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Vayigash: An Impertinence!

I shared a story I read in Tracy Kidder’s “Strength In What Remains,” about Sharon, a woman who dropped out of a Benedictine Convent, who lives by the axiom that her job in life was to discover the abilities she had received from God and to use them “in a deep, giving spirit,” for the glory of God. She cares for homeless and helpless people who drop into St Marks church in Manhattan. She moved in for six months with a retarded woman who didn’t bathe, her apartment crammed with garbage and junk. It took that long for her to clean the apartment and teach the woman how to care for herself. She made it possible for, Deogratis, a homeless African immigrant from Burundi, to attend college and medical school, so that he could go on to establish medical clinics all over his former country. Sharon is above embarrassment. She receives all people with, “all the gentleness of the fear of God.” Her story inspired me and I shared it with an acquaintance.


I was shocked when he responded, “But she’s Christian! How can you admire her story?”

I recalled something Emily Dickinson had written that I read a long time ago: “Where a thought takes one’s breath away, a lesson on grammar seems an impertinence.”

Sharon’s story takes my breath away, as does any similar story I read. I experienced my companion’s response as an impertinence. Are we so interested in the rules that govern our speech that we cannot appreciate and honor human greatness of anyone other than a Jew?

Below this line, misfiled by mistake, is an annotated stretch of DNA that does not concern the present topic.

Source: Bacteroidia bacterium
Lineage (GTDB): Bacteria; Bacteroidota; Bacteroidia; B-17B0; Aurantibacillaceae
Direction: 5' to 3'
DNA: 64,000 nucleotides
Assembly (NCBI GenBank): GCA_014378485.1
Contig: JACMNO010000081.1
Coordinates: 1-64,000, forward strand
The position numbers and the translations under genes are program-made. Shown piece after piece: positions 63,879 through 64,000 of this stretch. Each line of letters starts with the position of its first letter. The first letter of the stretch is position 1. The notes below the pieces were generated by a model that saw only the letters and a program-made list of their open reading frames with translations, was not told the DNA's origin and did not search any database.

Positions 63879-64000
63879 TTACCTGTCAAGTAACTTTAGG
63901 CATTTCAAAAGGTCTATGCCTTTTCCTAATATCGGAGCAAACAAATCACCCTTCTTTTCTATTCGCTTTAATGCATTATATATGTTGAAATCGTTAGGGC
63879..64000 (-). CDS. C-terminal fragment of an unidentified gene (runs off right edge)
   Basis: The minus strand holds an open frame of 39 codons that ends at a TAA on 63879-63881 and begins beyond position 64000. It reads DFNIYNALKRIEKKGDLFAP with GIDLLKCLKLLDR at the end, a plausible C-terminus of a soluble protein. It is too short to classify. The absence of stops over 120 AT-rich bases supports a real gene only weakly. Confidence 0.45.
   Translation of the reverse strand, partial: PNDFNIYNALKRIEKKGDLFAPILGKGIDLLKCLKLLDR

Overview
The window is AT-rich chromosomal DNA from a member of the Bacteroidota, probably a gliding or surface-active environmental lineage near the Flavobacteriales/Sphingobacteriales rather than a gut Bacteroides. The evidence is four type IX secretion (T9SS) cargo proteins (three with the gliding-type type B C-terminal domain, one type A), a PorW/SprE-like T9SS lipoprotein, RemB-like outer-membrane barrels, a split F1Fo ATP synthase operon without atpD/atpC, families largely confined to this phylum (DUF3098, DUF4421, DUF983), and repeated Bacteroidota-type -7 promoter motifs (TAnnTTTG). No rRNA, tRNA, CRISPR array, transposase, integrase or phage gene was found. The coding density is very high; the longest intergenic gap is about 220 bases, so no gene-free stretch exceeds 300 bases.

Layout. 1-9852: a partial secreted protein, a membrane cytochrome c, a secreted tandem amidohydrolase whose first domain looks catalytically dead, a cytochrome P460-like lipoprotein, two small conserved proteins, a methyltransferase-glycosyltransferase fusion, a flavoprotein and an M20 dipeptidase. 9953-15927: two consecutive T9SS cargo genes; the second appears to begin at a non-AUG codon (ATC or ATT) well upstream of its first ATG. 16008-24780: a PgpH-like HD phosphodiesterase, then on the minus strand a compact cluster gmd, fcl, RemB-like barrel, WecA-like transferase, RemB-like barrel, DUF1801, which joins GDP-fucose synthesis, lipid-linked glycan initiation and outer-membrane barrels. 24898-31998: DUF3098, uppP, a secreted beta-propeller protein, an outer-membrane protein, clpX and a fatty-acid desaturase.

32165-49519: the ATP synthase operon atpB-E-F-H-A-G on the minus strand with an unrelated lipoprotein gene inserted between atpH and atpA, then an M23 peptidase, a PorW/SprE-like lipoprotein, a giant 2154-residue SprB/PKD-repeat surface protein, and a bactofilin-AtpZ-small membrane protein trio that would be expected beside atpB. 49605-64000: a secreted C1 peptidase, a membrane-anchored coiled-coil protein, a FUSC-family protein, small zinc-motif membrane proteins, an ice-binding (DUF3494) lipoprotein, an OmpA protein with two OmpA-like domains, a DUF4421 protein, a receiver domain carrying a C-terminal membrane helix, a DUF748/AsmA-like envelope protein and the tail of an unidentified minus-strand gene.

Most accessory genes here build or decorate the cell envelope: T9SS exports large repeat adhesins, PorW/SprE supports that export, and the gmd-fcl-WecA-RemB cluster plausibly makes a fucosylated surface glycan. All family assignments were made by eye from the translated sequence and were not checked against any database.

A scholar and I were sitting at the death bed of a famous Rabbi. He shared with us how he practically starved when he served in the army during World War II because, although not an observant Jew at the time, he refused to eat non-kosher food. The scholar rebuked the dying man, “That was stupid. A soldier in battle may eat non-kosher food!” The scholar’s lesson on grammar was an impertinence.

Imagine criticizing the Chashmonaim for expending so much effort into looking for pure oil, “That’s stupid! The law doesn’t require only pure oil in these circumstances.” Would that lesson on grammar not have been an impertinence. (Plus, it would have ruined the whole Chanukah story!)

There are times when a lesson on the rules is an impertinence.

A member of my synagogue in Los Angeles wore the Tallit he had worn under his shirt while in Auschwitz. A young, newly observant member of the synagogue criticized him for wearing his now frayed and “not kosher” Tallit. The young man offered a lesson on grammar when he should have let the man’s heroic story take his breath away. The young man insulted my hero, and he lost an opportunity to have his breath taken away.

Joseph’s story, his patience, and heroic ability to wait for the perfect moment to reveal his identity to his brothers, takes my breath away. He didn’t follow the rules! He should have immediately notified his father once he was in a position of power. He didn’t! He should not have allowed his brothers to describe Jacob as, “Your servant.” He didn’t follow the rules. He framed Benjamin for stealing his goblet. He didn’t follow the rules, but he sure takes my breath away! Please don’t ruin the story for me by explaining the rules of the game. It would be an impertinence!

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